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Huntsman Cancer Institute at the University of Utah is the first to be designated as a Clinical and Research Center of Excellence by Pheo Para Alliance. The Alliance dedicates itself to helping patients with pheochromocytoma (pheo) and paraganglioma (para), while educating and providing support in the community. Huntsman Cancer Institute was previously designated as a Clinical Center of Excellence in 2021.
Pheochromocytoma and paraganglioma are rare neuroendocrine tumors that can be benign, or not cancerous. Thirty-five percent of people diagnosed with these tumors have a genetic mutation, making it possible to be passed on to children. As a Center of Excellence, Huntsman Cancer Institute must provide high-quality treatment, care, education, and clinical trials at the same site for patients.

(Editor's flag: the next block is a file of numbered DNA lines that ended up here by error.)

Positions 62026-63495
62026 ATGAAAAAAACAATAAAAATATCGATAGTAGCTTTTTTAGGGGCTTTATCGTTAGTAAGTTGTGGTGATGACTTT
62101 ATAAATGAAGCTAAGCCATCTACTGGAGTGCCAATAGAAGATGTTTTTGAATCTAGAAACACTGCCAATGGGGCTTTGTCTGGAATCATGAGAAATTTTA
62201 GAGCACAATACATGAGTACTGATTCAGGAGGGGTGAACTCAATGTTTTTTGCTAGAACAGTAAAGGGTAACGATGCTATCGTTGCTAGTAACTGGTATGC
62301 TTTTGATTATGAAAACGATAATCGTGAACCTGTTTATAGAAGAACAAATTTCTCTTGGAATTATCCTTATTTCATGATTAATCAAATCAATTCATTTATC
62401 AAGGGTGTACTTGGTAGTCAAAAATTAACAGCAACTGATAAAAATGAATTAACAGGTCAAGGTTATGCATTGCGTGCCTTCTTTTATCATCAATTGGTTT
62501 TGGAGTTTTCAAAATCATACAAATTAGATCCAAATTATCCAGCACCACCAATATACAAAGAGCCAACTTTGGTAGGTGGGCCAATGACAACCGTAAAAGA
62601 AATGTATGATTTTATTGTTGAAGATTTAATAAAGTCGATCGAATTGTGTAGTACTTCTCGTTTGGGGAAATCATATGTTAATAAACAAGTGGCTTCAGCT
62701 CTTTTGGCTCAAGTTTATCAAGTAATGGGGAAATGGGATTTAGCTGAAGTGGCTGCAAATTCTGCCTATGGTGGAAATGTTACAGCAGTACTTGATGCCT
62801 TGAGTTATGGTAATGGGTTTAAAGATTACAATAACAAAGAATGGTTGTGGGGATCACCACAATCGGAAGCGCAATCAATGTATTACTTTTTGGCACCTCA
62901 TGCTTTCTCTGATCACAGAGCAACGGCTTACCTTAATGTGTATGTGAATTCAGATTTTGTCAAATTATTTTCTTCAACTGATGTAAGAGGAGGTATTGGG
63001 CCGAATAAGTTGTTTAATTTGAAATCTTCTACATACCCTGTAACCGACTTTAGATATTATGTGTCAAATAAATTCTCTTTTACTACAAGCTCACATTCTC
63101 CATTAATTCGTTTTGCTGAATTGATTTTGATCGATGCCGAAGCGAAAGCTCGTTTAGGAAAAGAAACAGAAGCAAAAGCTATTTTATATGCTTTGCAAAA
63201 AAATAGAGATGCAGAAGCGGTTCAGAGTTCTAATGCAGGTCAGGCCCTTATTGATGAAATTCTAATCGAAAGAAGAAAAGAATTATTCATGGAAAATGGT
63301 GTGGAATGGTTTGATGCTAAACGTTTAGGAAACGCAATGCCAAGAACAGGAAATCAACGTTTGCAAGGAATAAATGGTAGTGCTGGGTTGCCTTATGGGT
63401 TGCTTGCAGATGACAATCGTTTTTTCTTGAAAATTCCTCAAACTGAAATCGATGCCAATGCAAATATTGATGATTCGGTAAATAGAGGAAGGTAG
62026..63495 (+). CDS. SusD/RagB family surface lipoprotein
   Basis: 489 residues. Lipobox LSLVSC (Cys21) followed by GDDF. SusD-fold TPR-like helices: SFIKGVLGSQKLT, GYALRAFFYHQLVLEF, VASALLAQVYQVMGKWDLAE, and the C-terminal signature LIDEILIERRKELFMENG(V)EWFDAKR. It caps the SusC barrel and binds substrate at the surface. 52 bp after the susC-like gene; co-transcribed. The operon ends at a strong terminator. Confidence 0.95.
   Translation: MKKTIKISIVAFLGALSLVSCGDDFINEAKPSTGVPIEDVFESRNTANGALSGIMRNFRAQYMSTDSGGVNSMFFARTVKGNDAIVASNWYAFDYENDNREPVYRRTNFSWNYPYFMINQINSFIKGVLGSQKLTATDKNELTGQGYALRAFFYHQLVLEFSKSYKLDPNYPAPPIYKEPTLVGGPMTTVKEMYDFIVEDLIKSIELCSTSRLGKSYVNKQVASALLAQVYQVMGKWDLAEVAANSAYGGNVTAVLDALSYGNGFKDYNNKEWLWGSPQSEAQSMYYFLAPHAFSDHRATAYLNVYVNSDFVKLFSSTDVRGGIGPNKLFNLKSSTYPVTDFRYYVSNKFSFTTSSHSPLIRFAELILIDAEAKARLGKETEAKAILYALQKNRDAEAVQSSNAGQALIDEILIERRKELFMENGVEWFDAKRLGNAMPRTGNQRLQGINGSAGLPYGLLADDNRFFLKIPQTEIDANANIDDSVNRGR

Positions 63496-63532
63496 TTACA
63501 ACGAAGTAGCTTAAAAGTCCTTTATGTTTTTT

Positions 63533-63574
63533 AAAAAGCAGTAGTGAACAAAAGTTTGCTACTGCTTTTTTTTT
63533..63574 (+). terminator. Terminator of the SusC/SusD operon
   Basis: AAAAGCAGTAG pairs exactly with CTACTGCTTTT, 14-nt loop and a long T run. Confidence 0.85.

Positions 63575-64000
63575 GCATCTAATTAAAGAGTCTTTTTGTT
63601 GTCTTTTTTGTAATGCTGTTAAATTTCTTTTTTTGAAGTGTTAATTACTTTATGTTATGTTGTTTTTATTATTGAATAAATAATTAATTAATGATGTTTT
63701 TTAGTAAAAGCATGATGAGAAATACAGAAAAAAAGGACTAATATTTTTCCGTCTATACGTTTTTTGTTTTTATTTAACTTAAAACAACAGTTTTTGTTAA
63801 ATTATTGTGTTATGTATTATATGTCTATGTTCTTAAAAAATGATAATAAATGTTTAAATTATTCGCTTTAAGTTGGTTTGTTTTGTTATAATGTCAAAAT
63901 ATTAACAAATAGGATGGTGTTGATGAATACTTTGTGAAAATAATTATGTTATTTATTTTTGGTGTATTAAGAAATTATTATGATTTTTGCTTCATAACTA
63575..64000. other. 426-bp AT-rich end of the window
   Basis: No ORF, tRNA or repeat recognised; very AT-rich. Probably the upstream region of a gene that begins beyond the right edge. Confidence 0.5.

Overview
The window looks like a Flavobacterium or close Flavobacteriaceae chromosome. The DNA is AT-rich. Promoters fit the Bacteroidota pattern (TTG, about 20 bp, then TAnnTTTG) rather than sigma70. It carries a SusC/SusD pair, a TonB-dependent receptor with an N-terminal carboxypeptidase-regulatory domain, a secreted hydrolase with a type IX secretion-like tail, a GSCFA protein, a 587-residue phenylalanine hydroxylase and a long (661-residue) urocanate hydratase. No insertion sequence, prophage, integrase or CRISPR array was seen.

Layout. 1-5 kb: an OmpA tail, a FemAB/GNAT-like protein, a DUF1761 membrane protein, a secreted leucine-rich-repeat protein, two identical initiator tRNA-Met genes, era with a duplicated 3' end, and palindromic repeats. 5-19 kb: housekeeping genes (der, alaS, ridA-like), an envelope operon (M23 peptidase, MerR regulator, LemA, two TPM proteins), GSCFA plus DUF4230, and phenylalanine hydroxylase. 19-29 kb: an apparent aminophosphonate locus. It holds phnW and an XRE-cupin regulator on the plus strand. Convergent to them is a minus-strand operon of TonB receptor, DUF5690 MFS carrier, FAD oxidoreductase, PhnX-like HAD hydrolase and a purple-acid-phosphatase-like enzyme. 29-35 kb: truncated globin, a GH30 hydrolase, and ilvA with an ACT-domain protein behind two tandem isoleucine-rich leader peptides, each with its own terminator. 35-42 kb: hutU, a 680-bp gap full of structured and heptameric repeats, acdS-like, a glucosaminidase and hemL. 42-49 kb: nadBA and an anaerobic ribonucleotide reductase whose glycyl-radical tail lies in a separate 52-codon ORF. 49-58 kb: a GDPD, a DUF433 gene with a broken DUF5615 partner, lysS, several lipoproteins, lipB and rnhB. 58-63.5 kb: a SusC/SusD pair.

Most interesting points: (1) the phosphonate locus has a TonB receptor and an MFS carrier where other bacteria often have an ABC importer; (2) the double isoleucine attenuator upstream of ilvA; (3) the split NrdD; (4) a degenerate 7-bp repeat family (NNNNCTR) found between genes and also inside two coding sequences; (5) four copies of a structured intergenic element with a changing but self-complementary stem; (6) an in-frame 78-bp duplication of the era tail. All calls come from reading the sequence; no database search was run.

“Pheochromocytomas and paragangliomas are rare, making the likelihood of getting a second one very low, unless you have a hereditary cause,” says Samantha Greenberg, MS, MPH, CGC, genetic counselor and co-director of the Paraganglioma Clinic at Huntsman Cancer Institute. “We want to do genetic testing for the patient, as well as their family, so they know who is at risk for these tumors.”
Huntsman Cancer Institute follows over 300 patients with pheochromocytoma and paraganglioma and will meet with 40 to 50 patients each year. Greenberg says that Huntsman Cancer Institute is not only caring for patients, but moving research forward and training students, residents, and fellows.
“You need an experienced team that can see a lot of patients each year,” says Greenberg. “Having a Center of Excellence designation is beneficial because it establishes us as a safe and comprehensive place for patients to come and know they are in the hands of experts.”